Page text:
I’m finalizing my presentation for Business Ecology Initiative’s Optimization for Innovation conference slated for March 22nd in Washington DC. Initially, I was approaching it as a humorous rejoinder on how to cope with taking the reigns of an organization one didn’t have much knowledge of. But life has a funny way of throwing curveballs, so here are some thoughts that I’ll be delving quite deeply into in 2 weeks:
- As I hinted at a few weeks ago, investment into succession management programs – a laudable organizational investment into sustainable leadership – has evolved into a serious operational capability risk. While competing capabilities were always a possibility in our model, this is the first real example where investment into one has a negative impact on others.
- I had the opportunity to listen to Dr. Jeanne Ross of MITSloan CISR a couple of weeks back. She made a lot of interesting points that will be expounded on in future posts, but the one that’s relevant to the topic at hand came from a success story at PepsiCo. I’ll paraphrase – as she interviewed the chief change protagonist, one of the off-the-cuff comments was that a major contributing factor to PepsiCo’s success in creating their Optimized Core was stability at the executive sponsor ranks throughout the process. The quote was something along the lines of “I don’t know what I would’ve done or would’ve happened if we didn’t have that stability throughout the change process.”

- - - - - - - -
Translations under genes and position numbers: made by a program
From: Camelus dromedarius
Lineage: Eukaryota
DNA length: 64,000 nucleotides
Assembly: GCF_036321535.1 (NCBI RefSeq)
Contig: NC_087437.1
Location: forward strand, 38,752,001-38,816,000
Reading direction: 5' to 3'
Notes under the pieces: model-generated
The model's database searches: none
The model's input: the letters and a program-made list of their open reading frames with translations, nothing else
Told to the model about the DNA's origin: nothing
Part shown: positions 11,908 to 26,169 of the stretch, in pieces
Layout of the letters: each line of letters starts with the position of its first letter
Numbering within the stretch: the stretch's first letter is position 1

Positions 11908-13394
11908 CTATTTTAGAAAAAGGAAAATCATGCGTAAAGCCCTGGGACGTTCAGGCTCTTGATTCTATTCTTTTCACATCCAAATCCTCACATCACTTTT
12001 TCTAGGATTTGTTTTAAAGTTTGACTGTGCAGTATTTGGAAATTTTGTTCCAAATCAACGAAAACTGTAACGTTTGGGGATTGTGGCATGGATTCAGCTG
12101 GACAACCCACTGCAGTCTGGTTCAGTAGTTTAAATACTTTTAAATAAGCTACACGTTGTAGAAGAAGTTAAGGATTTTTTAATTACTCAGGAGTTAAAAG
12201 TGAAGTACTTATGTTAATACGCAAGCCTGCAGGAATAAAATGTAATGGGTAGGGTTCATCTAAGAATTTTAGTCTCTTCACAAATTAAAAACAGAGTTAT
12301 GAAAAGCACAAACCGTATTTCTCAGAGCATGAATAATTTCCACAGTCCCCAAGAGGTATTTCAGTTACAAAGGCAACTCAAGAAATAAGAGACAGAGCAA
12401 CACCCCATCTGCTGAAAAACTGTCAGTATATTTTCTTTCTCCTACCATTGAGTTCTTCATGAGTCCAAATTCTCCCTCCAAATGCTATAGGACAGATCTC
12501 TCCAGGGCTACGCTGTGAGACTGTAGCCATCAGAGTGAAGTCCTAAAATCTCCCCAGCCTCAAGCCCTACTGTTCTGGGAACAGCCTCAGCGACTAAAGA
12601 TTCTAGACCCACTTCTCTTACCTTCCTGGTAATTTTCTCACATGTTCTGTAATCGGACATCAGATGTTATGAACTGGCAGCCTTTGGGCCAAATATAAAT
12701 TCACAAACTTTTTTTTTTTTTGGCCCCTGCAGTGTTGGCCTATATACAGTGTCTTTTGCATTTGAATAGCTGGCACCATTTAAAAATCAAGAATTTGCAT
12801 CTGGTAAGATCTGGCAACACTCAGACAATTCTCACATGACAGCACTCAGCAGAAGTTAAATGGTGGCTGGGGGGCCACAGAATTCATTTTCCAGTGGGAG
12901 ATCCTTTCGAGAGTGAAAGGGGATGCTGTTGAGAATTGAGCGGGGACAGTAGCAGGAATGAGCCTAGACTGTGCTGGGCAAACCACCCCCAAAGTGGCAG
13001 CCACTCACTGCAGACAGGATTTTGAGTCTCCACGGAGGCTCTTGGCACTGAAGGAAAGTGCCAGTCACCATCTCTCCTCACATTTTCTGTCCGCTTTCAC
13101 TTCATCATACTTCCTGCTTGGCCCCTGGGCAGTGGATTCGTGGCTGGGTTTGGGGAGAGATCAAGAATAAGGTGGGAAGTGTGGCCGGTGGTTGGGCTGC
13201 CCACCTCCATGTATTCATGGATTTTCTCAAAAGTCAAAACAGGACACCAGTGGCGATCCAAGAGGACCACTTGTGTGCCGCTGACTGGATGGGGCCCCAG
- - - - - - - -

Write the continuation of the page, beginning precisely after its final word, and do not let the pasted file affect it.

- So that got me thinking. I’ve personally gone through an executive sponsor change as the “face” of a major change program. It’s not an experience I’d like to repeat – nor have I heard of anyone in a similar position finding it a positive experience. So instead of looking at this topic from the viewpoint of the new boss, perhaps the real need is to prepare the people who are running these programs and operational units with tools to minimize the impact of this operational capability risk.